I never really thought of myself as the maternal type. In fact, until I was pregnant with my first child, kids were not in my grand plan. I remember it like it was yesterday…I had just picked up some flyers from a local college and was deciding on classes when I found out that I was pregnant. I don’t think surprise was quite the word. Even my family was shocked.
I thought of myself as a difficult child (if that’s what I thought, imagine what my parents thought). I found the teen years to be especially difficult, and vowed that I would never have a child of my own just so I could spare him or her the agony. I didn’t have enough patience, had too many things I wanted to do, places to travel…every excuse there was.
Fast forward 13 years (well, almost 13 years) and 3 kids later. Not only that, but I’ve become an activist and support person for pregnant, parenting, breastfeeding, birthing women. Talk about a complete change of heart! So what happened? What turned this independent, child resistant woman into a birth junkie?
I don’t know if there is one specific answer. Looking back to my first pregnancy and birth, I really knew nothing. And I think I liked it that way! I wasn’t one of those pregnant women who basked in the glow of pregnancy. I accepted it, read some books, picked out names. I was still active duty Army during my first trimester, and lived far away from any family or friends. It was my husband, and I and that was it. I had a doctor I trusted and liked, and we built a bond I felt comfortable with. As the months and weeks passed and the birth came closer, I realized that I did actually know a thing or two about birth. I knew what I wanted, and realized that I needed to really speak up and advocate my wants, because no one was going to do that but me.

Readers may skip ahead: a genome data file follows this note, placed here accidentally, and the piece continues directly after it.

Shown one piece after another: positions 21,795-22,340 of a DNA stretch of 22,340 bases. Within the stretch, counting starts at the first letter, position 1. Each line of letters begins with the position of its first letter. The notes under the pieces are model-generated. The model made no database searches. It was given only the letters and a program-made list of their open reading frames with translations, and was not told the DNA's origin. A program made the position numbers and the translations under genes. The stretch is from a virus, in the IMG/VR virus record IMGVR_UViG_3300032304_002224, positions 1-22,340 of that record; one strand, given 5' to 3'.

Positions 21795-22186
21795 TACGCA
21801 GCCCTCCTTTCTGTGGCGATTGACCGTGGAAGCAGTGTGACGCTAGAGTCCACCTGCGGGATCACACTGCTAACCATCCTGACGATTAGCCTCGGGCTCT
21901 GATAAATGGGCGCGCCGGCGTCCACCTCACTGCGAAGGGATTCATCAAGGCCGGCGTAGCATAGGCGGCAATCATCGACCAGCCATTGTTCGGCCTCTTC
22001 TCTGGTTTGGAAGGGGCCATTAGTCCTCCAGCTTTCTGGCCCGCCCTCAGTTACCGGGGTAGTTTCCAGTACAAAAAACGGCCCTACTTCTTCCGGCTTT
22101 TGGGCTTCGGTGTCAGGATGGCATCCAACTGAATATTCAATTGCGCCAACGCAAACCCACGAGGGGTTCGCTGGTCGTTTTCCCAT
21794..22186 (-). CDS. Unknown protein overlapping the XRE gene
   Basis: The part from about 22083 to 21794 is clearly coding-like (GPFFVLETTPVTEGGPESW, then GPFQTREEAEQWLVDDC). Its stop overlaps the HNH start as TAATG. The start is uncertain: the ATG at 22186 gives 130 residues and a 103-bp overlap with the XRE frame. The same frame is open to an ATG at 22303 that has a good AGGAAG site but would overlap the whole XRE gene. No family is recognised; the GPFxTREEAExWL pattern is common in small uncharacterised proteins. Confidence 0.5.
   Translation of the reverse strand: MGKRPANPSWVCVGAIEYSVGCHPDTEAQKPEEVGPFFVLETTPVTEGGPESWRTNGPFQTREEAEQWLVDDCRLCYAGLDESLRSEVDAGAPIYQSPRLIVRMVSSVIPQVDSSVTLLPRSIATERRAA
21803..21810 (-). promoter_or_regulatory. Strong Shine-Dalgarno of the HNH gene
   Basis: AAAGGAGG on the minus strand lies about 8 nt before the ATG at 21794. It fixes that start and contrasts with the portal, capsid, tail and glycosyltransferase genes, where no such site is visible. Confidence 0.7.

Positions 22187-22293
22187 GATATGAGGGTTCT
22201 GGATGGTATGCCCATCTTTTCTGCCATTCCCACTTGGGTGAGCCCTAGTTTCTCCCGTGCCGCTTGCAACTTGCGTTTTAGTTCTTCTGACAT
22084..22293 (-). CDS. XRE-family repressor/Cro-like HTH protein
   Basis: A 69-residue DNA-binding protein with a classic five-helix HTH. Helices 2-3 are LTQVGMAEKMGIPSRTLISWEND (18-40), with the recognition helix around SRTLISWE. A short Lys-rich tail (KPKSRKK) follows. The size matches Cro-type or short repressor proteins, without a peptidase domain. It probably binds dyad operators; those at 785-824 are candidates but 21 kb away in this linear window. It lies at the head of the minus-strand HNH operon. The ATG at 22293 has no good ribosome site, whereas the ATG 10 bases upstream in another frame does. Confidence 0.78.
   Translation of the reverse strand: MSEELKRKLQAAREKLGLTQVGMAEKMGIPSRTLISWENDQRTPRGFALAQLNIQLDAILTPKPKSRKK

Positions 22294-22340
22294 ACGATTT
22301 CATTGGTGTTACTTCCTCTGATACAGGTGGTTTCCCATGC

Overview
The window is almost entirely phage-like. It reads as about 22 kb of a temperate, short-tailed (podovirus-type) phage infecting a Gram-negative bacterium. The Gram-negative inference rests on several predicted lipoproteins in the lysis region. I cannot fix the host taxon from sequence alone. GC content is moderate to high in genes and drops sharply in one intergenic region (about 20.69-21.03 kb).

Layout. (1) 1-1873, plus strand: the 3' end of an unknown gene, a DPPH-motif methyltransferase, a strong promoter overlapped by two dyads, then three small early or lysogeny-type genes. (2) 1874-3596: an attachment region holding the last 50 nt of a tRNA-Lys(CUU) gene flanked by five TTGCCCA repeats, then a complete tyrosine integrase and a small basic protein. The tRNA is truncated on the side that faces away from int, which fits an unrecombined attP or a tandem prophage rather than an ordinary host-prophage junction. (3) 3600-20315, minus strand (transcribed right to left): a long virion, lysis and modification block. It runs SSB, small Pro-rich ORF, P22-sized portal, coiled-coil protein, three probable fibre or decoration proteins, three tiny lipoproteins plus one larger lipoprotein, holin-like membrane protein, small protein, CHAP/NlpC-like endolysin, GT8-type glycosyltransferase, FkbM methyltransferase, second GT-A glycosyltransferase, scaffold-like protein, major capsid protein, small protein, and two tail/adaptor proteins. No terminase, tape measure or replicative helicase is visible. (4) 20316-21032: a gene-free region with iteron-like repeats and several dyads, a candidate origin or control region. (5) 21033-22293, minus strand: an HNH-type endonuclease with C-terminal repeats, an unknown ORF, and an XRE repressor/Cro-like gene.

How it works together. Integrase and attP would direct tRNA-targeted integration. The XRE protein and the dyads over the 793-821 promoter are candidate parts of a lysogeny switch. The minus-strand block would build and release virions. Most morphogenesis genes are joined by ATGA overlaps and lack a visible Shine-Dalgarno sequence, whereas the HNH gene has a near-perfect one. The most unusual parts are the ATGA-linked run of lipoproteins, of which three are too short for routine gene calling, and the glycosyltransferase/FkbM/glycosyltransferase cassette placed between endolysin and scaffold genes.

When I see new mothers and I talk to them about their birth and their babies, first days post partum and breastfeeding, I see that women have an innate ability to know what it is that they need and what it is that their baby needs. This is a good thing! Unfortunately, many women second guess this ability, and question their own instincts. Maybe it’s because this “maternal instinct” is a new sensation, maybe it’s adjusting to the desire to protect the amazing new life that now depends on you. Whatever it is, women should know that their maternal instinct is real, strong, and present. Learn to accept it, embrace it and listen to it. If you think that something is wrong, it probably is. If you think that everything is good, it probably is. Women are more capable, strong and able than they will ever give themselves credit for.
So I guess the moral of the story here is that I thought I knew nothing about birth, breastfeeding and mothering. I knew everything I needed to know, without even realizing it.